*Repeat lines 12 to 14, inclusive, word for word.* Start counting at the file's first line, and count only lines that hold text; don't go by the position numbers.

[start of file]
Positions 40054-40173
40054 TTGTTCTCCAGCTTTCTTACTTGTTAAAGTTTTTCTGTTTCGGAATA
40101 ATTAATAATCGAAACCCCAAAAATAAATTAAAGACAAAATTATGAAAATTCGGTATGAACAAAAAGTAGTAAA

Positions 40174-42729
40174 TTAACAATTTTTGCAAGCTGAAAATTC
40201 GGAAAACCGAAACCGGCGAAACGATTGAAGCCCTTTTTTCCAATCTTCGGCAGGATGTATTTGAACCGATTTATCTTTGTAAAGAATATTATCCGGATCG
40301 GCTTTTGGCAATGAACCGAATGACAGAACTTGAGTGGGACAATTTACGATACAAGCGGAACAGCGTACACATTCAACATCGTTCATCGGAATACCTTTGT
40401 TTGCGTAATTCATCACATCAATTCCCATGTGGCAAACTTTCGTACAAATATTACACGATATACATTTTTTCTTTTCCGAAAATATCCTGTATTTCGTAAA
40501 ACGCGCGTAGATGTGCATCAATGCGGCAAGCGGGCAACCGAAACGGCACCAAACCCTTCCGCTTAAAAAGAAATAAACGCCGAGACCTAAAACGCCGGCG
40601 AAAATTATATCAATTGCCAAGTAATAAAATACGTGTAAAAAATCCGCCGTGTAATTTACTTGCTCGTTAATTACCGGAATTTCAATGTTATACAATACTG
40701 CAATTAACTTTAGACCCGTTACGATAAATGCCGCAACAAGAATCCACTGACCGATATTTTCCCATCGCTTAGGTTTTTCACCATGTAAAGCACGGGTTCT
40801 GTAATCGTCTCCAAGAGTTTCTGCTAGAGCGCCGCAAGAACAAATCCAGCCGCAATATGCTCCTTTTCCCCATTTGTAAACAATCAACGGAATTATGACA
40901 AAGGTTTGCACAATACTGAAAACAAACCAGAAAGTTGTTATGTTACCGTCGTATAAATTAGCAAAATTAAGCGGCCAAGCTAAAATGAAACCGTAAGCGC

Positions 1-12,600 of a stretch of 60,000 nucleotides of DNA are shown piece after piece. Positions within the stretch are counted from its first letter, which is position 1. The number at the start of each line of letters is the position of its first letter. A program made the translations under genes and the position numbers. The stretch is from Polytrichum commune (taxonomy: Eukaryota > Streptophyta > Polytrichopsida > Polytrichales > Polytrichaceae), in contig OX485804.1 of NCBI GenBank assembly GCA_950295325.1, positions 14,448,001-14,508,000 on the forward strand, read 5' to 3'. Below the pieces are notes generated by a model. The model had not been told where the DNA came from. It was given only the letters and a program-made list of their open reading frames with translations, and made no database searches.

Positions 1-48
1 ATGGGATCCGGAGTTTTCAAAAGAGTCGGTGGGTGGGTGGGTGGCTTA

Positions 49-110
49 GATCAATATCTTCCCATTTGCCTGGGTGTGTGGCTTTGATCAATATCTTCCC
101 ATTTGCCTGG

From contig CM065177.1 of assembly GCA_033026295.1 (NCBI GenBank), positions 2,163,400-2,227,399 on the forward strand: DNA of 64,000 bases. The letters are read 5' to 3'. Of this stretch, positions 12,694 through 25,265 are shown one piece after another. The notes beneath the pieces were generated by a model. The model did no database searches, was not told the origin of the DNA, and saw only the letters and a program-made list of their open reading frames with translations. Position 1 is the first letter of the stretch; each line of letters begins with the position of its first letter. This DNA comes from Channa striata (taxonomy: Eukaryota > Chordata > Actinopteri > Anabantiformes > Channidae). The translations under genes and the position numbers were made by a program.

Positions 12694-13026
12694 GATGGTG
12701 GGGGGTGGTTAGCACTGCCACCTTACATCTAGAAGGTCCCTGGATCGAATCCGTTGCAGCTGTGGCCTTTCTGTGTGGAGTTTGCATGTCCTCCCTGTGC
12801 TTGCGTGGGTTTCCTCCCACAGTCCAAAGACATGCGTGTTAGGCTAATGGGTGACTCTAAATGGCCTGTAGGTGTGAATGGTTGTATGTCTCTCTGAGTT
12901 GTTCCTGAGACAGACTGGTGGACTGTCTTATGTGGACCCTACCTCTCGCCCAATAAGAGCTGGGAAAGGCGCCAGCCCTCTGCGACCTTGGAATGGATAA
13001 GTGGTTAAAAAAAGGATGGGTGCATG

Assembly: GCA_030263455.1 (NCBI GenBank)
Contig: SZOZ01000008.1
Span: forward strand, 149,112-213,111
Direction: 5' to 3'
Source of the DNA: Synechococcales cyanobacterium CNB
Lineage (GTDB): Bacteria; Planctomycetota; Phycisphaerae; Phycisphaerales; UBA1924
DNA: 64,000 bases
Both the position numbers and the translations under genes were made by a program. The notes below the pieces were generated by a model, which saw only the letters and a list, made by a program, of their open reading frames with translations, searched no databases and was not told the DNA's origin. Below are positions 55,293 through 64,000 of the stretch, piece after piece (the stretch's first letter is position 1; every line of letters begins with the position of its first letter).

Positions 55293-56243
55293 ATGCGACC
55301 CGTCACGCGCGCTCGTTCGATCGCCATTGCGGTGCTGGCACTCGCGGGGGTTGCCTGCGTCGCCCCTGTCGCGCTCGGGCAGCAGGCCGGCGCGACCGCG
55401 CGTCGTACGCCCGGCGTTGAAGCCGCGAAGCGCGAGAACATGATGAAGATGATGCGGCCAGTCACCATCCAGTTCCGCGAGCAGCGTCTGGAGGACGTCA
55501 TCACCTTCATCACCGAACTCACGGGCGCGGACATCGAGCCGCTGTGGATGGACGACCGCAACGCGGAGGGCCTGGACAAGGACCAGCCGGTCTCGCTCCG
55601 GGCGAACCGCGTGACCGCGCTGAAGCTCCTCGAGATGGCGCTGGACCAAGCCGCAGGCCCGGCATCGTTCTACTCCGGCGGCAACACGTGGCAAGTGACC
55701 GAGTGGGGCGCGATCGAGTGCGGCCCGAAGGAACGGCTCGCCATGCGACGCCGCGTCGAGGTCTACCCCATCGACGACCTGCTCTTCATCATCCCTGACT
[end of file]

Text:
40801 GTAATCGTCTCCAAGAGTTTCTGCTAGAGCGCCGCAAGAACAAATCCAGCCGCAATATGCTCCTTTTCCCCATTTGTAAACAATCAACGGAATTATGACA
40901 AAGGTTTGCACAATACTGAAAACAAACCAGAAAGTTGTTATGTTACCGTCGTATAAATTAGCAAAATTAAGCGGCCAAGCTAAAATGAAACCGTAAGCGC

Positions 1-12,600 of a stretch of 60,000 nucleotides of DNA are shown piece after piece. Positions within the stretch are counted from its first letter, which is position 1. The number at the start of each line of letters is the position of its first letter. A program made the translations under genes and the position numbers. The stretch is from Polytrichum commune (taxonomy: Eukaryota > Streptophyta > Polytrichopsida > Polytrichales > Polytrichaceae), in contig OX485804.1 of NCBI GenBank assembly GCA_950295325.1, positions 14,448,001-14,508,000 on the forward strand, read 5' to 3'. Below the pieces are notes generated by a model. The model had not been told where the DNA came from. It was given only the letters and a program-made list of their open reading frames with translations, and made no database searches.